The email complaint stated how the Comprehensive paper “contained no fewer than three large errors,” which were spotted and corrected mid-exam.
These errors included a missing power function in an equation that students were required to prove, and a set of constraints about pressure in a system that were incorrect.
Dr. Bob Forsyth, the Director of Undergraduate studies, responded to the formal complaint, stating that he had confirmed with the Chair of the Comprehensive exam panel that the paper had passed through all of the checking stages, including the script being sent to an external examiner beforehand.
Said Forsyth in his response: “The errors on this paper were taken very seriously by the examiners during the exam, and all efforts have been made in the marking to ensure that no student has suffered in their result due to the typographical errors.”
He concluded that also it would be impossible to guarantee every exam paper in the future will be 100% error free, but he agreed that exam errors should be an exception.
He assured the representative that he would raise the general issue at a Teaching Committee meeting in the future.
Forsyth also told Felix: “I would like to take this opportunity to reassure all students that, where errors have occurred, our examiners do everything possible to ensure that no students are disadvantaged in their results.”
Two Comprehensive exams are sat in third year, and together they are worth a third of the year’s weighting overall. The exams cover all topics taught in both second and first year.
Over the term, there has been a reported total of 17 issues across various exams, affecting modules across all year groups. Issues have reportedly included poor quality images being difficult to decipher, incorrect units and potential energy values, and various typos.
An accumulation of mistakes resulted in the complaints being relayed to the Faculty of Natural Sciences Teaching staff. Third year representative Ben Fernando met with the staff Monday morning.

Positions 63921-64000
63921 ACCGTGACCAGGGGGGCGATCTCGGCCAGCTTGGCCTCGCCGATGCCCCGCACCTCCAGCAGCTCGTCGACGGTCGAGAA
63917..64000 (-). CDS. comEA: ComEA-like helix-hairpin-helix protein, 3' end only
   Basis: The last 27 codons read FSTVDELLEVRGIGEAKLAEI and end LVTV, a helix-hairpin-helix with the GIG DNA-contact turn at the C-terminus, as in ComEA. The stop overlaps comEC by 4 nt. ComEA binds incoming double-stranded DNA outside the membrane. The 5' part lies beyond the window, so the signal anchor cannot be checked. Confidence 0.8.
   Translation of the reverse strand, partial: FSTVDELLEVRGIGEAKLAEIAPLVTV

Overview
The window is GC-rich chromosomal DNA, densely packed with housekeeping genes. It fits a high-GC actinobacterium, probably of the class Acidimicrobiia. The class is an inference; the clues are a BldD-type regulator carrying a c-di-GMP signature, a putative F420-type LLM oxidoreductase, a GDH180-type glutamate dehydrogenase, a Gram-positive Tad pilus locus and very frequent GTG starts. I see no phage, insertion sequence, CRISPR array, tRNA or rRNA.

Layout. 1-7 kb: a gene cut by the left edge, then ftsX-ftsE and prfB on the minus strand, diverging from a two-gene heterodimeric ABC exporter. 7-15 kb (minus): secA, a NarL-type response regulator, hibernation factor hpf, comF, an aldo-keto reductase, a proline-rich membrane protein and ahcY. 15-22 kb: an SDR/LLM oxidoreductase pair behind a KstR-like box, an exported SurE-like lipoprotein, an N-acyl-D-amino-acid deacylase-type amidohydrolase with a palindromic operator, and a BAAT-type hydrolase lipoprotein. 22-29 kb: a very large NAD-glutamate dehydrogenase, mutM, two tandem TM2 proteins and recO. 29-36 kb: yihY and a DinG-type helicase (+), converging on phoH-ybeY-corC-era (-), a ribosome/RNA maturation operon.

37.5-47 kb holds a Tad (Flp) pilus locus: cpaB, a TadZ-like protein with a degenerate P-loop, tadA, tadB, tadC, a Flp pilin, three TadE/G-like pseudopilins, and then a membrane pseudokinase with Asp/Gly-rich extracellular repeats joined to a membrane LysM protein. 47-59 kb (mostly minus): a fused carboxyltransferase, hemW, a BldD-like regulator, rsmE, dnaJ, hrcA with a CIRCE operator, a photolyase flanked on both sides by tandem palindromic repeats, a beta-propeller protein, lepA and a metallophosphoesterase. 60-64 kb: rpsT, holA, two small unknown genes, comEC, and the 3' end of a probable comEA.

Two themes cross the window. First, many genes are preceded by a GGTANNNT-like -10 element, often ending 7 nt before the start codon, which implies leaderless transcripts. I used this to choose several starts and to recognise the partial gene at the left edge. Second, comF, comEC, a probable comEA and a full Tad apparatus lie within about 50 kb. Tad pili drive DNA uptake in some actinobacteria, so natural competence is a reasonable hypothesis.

In an email to the rest of his year group, Fernando stated that the staff will be conducting an investigation into the examination errors, and that “they have promised a speedy response.”
Said Fernando: “I am inclined not to pass comment but in the interests of transparency I can confirm that my actions as year rep included sending a number of emails to the department staff, both before and after exams, highlighting concerns about procedure.
As there were a significant number that received no reply the issue was raised to a faculty level. I am led to believe an investigation is on-going and I’ve made the department aware of at least 17 errors or issues with examinations papers affecting 10 papers.”
This follows mistakes being made in an assessed problem sheet and a maths revision test sat at the beginning of the year, which after being highlighted to the department by students, were initially deemed too insignificant to be rectified.
Second year students were told to “take it on the chin…it’s a drop in the ocean,” by a senior teaching fellow, which caused further complaints.
The Department of Physics was ranked 8th overall in the UK in the recent Guardian League table, although came in at 27th when ranked according to overall student satisfaction.